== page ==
Logline: A masked killer returns to his hometown to kill.
Note: This review originally appeared as part of my October 2015 horror film reviews. I have made some additional changes.
John Carpenter’s Halloween is an immortal classic. This independent, low-budget horror film is known as the first modern slasher flick. Made on a budget of just $325,000, the film grossed $70 million worldwide and became the most successful independently produced film at the time. Halloween spawned numerous sequels, a remake, and a slew of imitators but none have equaled its brilliance.
The story is incredibly simple. It is the camera angles and movements, expressionistic cinematography, and musical score that combine to make Halloween a masterful horror film. Michael Myers, or ‘the Shape,’ is terrifying because he is a blank face on which we project our deepest, primordial fears. He is evil incarnate and has no apparent motive.
In the film’s unforgettable opening, the camera adopts a first person perspective that allows the viewer to see through the eyes of the killer as he brutally stabs a teenage girl. This aspect of the film has been copied countless times. At the end of this brilliant sequence, the mask is pulled off and the killer is revealed to be a six-year-old Michael Myers. Many people forget that this is the only sequence that utilizes the point of view shot. For the remainder of the film, the grown-up Michael is seen standing or walking ominously in the foreground or background or he simply intrudes into the frame. In one of my favorite shots in the film, Michael emerges from the shadows and attacks an unsuspecting Laurie.
Carpenter’s minimalist style works perfectly. Halloween relies on suspense rather than blood and gore. The film’s finale in which Michael confronts Laurie, does not disappoint. The final frames show uninhabited spaces where Michael was present earlier in the film with his heavy breathing audible on the soundtrack. This montage seems to suggest that evil is everywhere and will never die. The film’s final shot is the same as its first: the ominous and decaying Myers house. It is Carpenter’s final touch to what is a masterpiece of horror.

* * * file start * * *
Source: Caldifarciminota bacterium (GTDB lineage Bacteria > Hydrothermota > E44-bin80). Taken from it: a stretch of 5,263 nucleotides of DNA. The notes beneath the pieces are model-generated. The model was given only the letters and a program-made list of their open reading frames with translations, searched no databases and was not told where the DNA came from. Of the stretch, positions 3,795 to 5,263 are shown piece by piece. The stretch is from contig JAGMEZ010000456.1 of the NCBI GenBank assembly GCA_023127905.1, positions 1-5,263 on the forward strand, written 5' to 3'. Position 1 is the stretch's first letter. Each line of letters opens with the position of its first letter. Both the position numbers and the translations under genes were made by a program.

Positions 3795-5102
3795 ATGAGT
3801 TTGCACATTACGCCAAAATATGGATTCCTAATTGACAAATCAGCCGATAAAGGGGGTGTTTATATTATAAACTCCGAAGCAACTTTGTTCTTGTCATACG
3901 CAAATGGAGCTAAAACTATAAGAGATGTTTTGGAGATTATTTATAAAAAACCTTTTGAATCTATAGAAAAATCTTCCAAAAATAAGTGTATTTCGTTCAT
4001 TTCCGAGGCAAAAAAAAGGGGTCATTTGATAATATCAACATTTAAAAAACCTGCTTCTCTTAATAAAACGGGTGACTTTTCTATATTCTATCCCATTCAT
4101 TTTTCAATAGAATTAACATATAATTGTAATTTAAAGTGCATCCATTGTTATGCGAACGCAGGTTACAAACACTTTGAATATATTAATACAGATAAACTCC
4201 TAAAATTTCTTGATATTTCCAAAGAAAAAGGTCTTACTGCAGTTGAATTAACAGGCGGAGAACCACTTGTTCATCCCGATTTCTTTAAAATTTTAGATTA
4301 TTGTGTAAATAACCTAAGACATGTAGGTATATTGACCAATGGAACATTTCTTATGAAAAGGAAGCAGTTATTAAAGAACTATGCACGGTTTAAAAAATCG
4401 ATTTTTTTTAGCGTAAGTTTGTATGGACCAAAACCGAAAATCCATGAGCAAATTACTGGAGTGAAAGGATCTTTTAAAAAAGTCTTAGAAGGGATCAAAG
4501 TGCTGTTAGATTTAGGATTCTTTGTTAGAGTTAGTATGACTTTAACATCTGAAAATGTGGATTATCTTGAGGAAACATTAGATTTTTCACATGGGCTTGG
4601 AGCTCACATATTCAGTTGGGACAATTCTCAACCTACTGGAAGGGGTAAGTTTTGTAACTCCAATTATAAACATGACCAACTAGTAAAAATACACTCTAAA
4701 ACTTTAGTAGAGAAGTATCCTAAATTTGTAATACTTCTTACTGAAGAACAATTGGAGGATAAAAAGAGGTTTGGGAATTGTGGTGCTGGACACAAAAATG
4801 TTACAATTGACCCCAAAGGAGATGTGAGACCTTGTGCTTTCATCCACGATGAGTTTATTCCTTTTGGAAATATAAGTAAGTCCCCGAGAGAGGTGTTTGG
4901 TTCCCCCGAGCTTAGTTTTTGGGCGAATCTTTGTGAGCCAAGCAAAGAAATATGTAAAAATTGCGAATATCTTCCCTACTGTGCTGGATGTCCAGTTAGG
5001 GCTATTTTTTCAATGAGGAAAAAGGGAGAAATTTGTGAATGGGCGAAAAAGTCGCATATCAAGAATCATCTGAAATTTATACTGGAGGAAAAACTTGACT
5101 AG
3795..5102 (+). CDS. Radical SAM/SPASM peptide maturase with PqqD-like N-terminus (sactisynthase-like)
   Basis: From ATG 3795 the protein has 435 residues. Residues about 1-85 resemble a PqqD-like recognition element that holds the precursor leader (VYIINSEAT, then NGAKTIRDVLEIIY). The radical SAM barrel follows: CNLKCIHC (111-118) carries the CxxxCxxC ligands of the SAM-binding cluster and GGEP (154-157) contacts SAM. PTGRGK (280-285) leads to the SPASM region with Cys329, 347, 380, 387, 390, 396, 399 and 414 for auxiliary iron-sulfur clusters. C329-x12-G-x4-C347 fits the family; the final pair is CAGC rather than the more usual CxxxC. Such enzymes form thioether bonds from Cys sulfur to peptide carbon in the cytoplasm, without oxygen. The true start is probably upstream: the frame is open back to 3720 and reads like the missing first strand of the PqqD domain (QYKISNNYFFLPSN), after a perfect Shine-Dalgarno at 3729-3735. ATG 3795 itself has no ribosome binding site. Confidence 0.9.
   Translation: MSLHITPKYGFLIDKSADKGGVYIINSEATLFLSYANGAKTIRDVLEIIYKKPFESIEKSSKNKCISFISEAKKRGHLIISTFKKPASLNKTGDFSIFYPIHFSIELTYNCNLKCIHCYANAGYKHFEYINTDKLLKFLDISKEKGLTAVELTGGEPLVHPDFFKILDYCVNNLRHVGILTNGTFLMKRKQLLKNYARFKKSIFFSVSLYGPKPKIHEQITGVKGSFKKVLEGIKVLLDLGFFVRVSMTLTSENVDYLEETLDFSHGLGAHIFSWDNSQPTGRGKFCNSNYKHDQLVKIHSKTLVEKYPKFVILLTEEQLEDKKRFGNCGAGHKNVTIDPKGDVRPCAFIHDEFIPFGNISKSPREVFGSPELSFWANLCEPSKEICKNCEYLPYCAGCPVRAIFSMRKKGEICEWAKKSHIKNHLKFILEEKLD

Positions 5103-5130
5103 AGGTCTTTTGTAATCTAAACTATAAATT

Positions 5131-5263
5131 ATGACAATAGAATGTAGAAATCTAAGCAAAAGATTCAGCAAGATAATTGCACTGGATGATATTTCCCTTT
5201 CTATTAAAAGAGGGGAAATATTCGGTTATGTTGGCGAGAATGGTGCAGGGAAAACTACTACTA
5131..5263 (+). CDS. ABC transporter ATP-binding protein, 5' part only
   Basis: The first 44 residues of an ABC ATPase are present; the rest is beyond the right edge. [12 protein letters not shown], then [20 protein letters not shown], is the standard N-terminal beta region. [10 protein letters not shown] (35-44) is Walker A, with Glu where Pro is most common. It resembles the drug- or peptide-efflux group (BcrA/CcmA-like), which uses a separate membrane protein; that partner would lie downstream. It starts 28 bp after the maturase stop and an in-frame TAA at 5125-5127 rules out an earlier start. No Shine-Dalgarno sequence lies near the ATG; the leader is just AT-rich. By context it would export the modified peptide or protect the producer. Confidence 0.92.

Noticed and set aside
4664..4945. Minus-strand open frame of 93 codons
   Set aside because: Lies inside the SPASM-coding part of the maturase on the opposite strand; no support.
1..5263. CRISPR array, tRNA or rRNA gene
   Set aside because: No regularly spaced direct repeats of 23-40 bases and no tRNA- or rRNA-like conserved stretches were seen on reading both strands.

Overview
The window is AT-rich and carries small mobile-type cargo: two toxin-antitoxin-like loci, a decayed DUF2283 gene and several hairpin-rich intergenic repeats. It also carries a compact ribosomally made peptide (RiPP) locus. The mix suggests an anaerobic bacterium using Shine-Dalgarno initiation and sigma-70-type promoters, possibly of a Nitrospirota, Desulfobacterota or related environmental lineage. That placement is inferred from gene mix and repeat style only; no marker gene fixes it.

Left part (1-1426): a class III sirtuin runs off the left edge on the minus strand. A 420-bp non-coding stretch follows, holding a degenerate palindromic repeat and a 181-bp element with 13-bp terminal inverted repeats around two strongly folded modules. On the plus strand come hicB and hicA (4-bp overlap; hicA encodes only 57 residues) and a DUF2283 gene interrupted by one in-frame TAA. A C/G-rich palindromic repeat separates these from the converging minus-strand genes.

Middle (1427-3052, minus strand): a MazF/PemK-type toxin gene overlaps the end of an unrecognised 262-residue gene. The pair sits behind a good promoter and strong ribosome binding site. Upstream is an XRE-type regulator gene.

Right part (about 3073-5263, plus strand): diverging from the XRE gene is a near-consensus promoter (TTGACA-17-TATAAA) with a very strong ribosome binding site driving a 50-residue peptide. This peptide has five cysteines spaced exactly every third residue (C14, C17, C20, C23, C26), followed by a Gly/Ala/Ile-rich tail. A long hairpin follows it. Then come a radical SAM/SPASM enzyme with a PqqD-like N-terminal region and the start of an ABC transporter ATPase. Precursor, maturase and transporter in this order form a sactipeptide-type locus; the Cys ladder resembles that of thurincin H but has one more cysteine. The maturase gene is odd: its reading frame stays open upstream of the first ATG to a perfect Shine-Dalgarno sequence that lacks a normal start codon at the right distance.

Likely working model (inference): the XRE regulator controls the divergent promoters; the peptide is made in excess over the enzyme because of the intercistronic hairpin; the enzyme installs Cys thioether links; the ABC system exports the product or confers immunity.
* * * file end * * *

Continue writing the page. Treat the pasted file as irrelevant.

The film was written by Carpenter and his then-partner Debra Hill. Hill was responsible for the naturalistic dialogue among the teenage girls. Making her feature film debut, Jamie Lee Curtis is solid as the bookish Laurie Strode. As Dr. Sam Loomis, the legendary Donald Pleasance is fantastic. Credit must also be given to Nick Castle as ‘the Shape.’ His movements are perfect. Tommy Lee Wallace was a production designer and editor on the film. It is was his idea to use a William Shatner mask for Michael, which was spray painted white and became the killer’s signature.
One cannot discuss Halloween without mentioning the iconic musical score composed by John Carpenter. Like the story, Carpenter’s music is simple but extremely effective. The score consists of a piano melody that complements the film’s mood perfectly. Musical cues often announce Michael’s presence. The film and its music are inseparable.
Halloween is a wonderful display of cinematic craft. It is also proof that in cinema, the story does not matter as much as the way in which the story is told. I watch the film nearly every Halloween and am enamored each time. Like Michael Myers himself, Halloween will never die.
Rating (out of ****): ****